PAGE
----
Category Archives: Guest Blogs

Guest Blogger Colin DeWaay: How to Use “Bad” Foods to (Finally) Reach Your Goals

Sure you can lose weight eating ice cream every day, but it’s not healthy.” This is probably the number one argument I hear from people who promote a strictly “clean eating” approach to dieting when I talk about flexible dieting or specifically my diet. I’m dead serious when I say there’s barely a day that goes by where I don’t eat ice cream (and before bed too, gasp.) So while physically it looks like I’m in pretty good shape, I guess I’m unhealthy (my health markers would say otherwise, for the record.)

Hey I get it, I used to be a clean eater too. I think the majority of people who start out do the same thing. After all we’re told all the time to avoid junk food and eat more veggies right? Besides, it’s certainly good and I encourage a large portion of anyone’s diet to by nutrient dense and whole foods. They’ll typically have more vitamins/minerals and be more satiating, not to mention have a higher thermic effect of food. But does that mean eating ice cream, pizza, cookies or a glass of wine in any amount is automatically unhealthy?

I’ll say this much… Foods like junk food, fast food, sugary snacks, etc. are void of micronutrients and aren’t very filling so they can be easy to overeat, but does that mean they’re unhealthy? Well I believe that requires some context. I truly believe no food, on it’s own, is unhealthy. Say for instance a person is literally starving to death. If they’re offered a pizza should they turn it down because it’s “not healthy?” Of course not, in fact those calories would be VERY healthy to them. Calories are a good thing, they give us energy and make us function. It’s when we go too far in one direction where it becomes a problem.

But what about someone who eats a balanced diet, is health conscious and exercises regularly? Is incorporating a little ice cream into their diet daily really unhealthy? Is any amount of “bad” food ALWAYS bad? After all the argument here is that eating certain foods is always unhealthy no matter what, right? Well research doesn’t exactly support that argument…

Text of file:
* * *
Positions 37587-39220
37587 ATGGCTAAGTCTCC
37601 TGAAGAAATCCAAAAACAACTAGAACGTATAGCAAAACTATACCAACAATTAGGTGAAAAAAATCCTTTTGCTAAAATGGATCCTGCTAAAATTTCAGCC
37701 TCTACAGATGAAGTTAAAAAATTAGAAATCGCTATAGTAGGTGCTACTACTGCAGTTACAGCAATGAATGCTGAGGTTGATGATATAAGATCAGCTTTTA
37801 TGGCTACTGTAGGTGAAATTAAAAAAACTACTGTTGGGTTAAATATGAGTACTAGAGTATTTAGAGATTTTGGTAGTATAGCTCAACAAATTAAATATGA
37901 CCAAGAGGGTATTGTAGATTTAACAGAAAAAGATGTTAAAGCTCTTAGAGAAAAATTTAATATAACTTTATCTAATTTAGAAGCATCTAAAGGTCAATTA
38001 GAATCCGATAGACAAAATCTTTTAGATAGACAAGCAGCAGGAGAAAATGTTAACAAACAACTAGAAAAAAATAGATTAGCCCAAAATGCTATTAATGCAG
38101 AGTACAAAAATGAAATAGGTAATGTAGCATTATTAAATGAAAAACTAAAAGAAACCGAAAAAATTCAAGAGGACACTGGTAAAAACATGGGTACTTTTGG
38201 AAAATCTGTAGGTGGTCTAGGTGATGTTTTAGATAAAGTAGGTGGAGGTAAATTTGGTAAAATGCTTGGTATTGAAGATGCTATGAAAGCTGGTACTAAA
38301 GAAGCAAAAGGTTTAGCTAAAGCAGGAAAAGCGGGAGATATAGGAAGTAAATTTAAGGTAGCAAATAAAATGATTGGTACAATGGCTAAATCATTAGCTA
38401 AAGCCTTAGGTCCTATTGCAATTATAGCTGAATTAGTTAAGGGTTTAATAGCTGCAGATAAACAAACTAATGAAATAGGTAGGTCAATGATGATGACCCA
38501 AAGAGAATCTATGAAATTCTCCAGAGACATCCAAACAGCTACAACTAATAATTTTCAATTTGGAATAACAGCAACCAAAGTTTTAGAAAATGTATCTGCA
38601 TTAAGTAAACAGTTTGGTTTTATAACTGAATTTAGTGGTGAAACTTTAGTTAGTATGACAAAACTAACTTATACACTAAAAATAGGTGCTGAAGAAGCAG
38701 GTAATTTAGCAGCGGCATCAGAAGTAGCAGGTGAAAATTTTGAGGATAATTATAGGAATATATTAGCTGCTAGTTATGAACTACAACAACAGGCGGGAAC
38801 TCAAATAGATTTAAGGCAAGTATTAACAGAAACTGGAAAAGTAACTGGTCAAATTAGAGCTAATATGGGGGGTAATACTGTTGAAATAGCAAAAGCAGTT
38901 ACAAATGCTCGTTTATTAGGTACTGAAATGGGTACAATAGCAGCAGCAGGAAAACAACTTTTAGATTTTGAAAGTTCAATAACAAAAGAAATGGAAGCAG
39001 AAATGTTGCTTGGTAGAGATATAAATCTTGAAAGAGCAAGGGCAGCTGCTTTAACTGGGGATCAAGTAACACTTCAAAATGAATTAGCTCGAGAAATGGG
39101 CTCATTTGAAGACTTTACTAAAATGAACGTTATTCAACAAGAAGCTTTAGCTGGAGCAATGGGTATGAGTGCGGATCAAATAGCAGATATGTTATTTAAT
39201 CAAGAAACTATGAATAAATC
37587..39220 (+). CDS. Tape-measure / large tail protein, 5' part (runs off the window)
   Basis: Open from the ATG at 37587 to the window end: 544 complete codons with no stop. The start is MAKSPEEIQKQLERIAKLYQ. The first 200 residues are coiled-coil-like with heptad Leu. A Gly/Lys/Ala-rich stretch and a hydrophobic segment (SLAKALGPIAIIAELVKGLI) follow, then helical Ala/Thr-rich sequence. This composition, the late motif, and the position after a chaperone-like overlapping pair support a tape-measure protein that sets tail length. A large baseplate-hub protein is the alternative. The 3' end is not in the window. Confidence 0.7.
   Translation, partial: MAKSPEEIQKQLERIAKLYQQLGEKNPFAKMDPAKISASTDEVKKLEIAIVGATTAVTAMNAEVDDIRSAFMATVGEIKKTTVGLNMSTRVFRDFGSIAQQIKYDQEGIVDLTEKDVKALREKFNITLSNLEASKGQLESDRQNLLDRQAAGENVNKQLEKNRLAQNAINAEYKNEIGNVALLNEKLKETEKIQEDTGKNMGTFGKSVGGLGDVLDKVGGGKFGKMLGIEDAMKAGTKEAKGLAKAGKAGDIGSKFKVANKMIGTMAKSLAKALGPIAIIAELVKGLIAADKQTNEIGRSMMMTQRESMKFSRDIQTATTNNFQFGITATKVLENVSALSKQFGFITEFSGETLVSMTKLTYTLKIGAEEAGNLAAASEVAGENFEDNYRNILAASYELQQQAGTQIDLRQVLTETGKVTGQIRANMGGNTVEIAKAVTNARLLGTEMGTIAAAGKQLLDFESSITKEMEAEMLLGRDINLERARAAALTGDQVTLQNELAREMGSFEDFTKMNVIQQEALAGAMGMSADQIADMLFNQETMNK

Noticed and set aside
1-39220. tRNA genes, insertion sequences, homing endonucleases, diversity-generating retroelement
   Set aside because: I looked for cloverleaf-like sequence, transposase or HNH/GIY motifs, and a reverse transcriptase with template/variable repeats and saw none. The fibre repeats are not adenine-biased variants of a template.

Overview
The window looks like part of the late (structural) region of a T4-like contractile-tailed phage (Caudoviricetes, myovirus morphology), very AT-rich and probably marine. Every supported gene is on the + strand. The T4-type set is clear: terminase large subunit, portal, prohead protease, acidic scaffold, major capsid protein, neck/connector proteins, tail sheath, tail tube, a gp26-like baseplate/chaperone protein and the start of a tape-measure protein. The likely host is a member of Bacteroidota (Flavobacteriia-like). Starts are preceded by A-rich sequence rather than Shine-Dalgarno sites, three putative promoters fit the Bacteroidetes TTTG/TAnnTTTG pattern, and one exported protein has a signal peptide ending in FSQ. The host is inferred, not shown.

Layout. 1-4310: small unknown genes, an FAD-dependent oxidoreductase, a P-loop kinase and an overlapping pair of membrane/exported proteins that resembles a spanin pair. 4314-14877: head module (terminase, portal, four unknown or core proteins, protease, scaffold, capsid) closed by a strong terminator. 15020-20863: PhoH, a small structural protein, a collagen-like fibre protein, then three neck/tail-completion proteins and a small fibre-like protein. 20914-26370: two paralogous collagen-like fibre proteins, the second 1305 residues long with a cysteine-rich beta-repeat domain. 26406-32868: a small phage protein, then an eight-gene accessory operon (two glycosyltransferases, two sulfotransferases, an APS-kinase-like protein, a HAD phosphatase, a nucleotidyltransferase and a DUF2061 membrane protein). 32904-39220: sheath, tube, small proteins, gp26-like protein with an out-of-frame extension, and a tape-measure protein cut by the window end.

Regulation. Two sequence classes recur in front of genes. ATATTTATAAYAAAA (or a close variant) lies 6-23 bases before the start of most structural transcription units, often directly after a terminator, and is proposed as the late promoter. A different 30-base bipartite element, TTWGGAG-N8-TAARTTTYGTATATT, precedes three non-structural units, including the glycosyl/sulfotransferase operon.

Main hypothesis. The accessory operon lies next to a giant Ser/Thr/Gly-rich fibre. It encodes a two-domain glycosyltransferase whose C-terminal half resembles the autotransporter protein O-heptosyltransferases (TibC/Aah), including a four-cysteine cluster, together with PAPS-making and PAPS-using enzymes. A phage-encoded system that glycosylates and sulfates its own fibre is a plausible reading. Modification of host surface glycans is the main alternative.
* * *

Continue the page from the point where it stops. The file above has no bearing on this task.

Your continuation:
Let’s take a closer look at sugar. EVERYONE can agree sugar is bad right? In fact I’ve literally had people tell me sugar was “the devil” (not joking.) Well again, this requires context. Again, yes sugar is easy to over eat and void of nutrients. My precious ice cream certainly has sugar in it, so am I unhealthy? Well there was a study published in 1997 that looked at the effect of sugar in a diet when protein, carbs and fat were matched. (1) In one group sugar made up 4% of their calories and in the other group 43% of calories came from sugar. That was the difference of about 11 grams of sugar per day and 118! Guess what? At the end of the study both groups lost the same amount of weight, both showed decreases in depression, hunger, negative mood and increases in vigilance and positive mood. But remember, the argument is that you can lose weight, but it’s not healthy. Well both groups also saw the same improvements in blood pressure, blood glucose, thyroid hormones and markers of inflammation with the only difference between a slight advantage to the low sugar group (less than a 10% difference) in cholesterol and blood lips. Which I’d make the argument it was because fiber was not matched. There are also other studies that looked at the difference between complex and simple carbs (often looked at as “good” or “bad” carbs) where they found no difference in weight loss or blood lipids. (2,3,4)